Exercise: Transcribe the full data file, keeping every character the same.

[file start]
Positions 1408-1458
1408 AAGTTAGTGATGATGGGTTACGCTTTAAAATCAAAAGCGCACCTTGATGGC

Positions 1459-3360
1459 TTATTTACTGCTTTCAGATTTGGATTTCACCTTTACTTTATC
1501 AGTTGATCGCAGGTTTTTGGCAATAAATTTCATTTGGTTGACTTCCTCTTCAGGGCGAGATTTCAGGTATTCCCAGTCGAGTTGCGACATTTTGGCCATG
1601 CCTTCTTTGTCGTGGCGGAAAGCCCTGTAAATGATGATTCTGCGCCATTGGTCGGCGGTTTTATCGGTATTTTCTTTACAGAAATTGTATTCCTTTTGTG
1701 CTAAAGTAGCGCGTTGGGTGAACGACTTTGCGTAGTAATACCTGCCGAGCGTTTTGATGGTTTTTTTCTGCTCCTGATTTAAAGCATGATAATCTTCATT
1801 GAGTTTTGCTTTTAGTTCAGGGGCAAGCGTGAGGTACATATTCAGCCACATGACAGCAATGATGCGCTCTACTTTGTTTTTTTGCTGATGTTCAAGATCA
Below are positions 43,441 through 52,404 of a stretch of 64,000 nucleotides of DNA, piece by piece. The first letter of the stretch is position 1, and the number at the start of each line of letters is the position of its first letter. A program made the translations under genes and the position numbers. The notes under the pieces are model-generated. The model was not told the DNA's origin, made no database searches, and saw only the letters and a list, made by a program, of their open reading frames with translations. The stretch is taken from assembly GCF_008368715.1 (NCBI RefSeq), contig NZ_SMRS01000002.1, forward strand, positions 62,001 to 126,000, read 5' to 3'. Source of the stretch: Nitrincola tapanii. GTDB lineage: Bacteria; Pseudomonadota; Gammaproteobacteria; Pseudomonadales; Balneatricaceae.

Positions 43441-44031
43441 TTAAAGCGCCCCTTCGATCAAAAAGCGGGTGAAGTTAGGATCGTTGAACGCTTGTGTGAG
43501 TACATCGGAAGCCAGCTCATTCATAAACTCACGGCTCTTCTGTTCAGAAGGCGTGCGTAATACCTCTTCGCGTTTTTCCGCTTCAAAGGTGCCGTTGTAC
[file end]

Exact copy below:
Positions 1408-1458
1408 AAGTTAGTGATGATGGGTTACGCTTTAAAATCAAAAGCGCACCTTGATGGC

Positions 1459-3360
1459 TTATTTACTGCTTTCAGATTTGGATTTCACCTTTACTTTATC
1501 AGTTGATCGCAGGTTTTTGGCAATAAATTTCATTTGGTTGACTTCCTCTTCAGGGCGAGATTTCAGGTATTCCCAGTCGAGTTGCGACATTTTGGCCATG
1601 CCTTCTTTGTCGTGGCGGAAAGCCCTGTAAATGATGATTCTGCGCCATTGGTCGGCGGTTTTATCGGTATTTTCTTTACAGAAATTGTATTCCTTTTGTG
1701 CTAAAGTAGCGCGTTGGGTGAACGACTTTGCGTAGTAATACCTGCCGAGCGTTTTGATGGTTTTTTTCTGCTCCTGATTTAAAGCATGATAATCTTCATT
1801 GAGTTTTGCTTTTAGTTCAGGGGCAAGCGTGAGGTACATATTCAGCCACATGACAGCAATGATGCGCTCTACTTTGTTTTTTTGCTGATGTTCAAGATCA
Below are positions 43,441 through 52,404 of a stretch of 64,000 nucleotides of DNA, piece by piece. The first letter of the stretch is position 1, and the number at the start of each line of letters is the position of its first letter. A program made the translations under genes and the position numbers. The notes under the pieces are model-generated. The model was not told the DNA's origin, made no database searches, and saw only the letters and a list, made by a program, of their open reading frames with translations. The stretch is taken from assembly GCF_008368715.1 (NCBI RefSeq), contig NZ_SMRS01000002.1, forward strand, positions 62,001 to 126,000, read 5' to 3'. Source of the stretch: Nitrincola tapanii. GTDB lineage: Bacteria; Pseudomonadota; Gammaproteobacteria; Pseudomonadales; Balneatricaceae.

Positions 43441-44031
43441 TTAAAGCGCCCCTTCGATCAAAAAGCGGGTGAAGTTAGGATCGTTGAACGCTTGTGTGAG
43501 TACATCGGAAGCCAGCTCATTCATAAACTCACGGCTCTTCTGTTCAGAAGGCGTGCGTAATACCTCTTCGCGTTTTTCCGCTTCAAAGGTGCCGTTGTAC